Nepeta cataria

Nepeta cataria

The Catnip or catswort or catwort or catmint (Nepeta cataria L., 1753) is a herbaceous species belonging to the Lamiaceae family.

Systematics –
From a systematic point of view it belongs to:
Eukaryota Domain,
Kingdom Plantae,
Subarign Tracheobionta,
Spermatophyta superdivision,
Magnoliophyta Division,
Magnoliopsida class,
Subclass Asteridae,
Lamiales Order,
Lamiaceae family,
Mentheae tribe,
Genus Nepeta,
Species N. cataria.
The following terms are synonymous:
– Calamintha albiflora Vaniot;
– Cataria tomentosa Gilib .;
– Cataria vulgaris Gaterau;
– Glechoma cataria (L.) Kuntze;
– Glechoma macrura (Ledeb. Ex Spreng.) Kuntze;
– Nepeta americana Vitman;
– Nepeta bodinieri Vaniot;
– Nepeta cataria var. citriodora (Dumort.) Lej .;
– Nepeta ceretana Sennen;
– Nepeta citriodora Dumort .;
– Nepeta laurentii Sennen;
– Nepeta macrura Ledeb. formerly Spreng .;
– Nepeta minor Mill .;
– Nepeta mollis Salisb .;
– Nepeta ruderalis Boiss .;
– Nepeta tomentosa Vitman;
– Nepeta vulgaris Lam ..

Etymology –
The term Nepeta comes from nepeta, the name of a plant mentioned by Pliny, perhaps because it comes from Nepi, in Etruria.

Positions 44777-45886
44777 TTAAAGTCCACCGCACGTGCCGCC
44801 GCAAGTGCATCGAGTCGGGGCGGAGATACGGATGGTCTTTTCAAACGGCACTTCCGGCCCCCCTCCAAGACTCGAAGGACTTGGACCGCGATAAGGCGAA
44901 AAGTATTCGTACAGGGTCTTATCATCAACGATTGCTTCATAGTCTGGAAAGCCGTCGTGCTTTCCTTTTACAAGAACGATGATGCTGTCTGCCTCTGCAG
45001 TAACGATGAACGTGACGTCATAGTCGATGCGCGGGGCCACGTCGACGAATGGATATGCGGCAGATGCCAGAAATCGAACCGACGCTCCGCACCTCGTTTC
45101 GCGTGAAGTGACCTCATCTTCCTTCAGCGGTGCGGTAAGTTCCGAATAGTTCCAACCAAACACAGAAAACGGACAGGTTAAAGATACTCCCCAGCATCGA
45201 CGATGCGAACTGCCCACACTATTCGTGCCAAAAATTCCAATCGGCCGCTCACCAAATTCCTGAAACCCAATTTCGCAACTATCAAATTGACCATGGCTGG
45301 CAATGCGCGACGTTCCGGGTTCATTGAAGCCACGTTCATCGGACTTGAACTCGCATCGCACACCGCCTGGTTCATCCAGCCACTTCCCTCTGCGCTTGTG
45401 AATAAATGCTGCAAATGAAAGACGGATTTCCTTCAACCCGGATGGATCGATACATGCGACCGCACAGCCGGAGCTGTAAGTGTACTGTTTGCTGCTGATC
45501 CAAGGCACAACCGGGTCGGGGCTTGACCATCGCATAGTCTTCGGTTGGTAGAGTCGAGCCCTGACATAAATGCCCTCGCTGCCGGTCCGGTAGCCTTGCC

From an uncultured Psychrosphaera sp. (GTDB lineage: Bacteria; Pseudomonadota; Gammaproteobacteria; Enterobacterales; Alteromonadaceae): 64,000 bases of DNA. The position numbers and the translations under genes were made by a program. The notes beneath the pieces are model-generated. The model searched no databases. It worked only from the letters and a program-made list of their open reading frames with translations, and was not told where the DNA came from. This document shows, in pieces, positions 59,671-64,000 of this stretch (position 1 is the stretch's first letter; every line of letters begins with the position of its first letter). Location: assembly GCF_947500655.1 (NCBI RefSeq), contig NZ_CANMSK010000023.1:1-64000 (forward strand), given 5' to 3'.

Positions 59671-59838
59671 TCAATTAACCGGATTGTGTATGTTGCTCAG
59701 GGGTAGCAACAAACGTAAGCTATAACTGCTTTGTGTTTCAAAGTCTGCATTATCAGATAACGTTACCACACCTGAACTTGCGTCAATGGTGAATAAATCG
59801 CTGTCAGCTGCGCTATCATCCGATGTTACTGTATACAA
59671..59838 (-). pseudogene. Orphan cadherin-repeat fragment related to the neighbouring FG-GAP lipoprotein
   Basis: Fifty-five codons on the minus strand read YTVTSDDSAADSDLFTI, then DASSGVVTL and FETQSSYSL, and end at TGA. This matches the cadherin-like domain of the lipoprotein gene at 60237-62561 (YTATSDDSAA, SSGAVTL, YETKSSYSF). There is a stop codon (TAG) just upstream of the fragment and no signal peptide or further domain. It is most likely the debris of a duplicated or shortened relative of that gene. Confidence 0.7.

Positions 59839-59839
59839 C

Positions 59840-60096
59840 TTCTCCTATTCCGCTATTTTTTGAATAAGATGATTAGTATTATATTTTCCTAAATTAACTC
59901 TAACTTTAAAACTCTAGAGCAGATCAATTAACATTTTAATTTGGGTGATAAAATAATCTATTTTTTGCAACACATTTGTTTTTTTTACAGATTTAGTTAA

The specific catarian epithet comes from the Greek katta gatta: cats (who are attracted to it), cat man.

Geographic Distribution and Habitat –
The Catnip is a plant present in an area that includes Europe, including Great Britain, from southern and eastern Scandanavia to Spain, Asia, including China and Japan, up to the Himalayas; it is also present in Africa and North America.
In Italy it is an almost rare species but is found throughout the territory (excluding Sardinia). In the Alps it is present both on the southern and northern sides. On the other European reliefs connected to the Alps it is found in the Black Forest, Vosges, Jura Massif, Central Massif, Pyrenees, Balkan Mountains and Carpathians.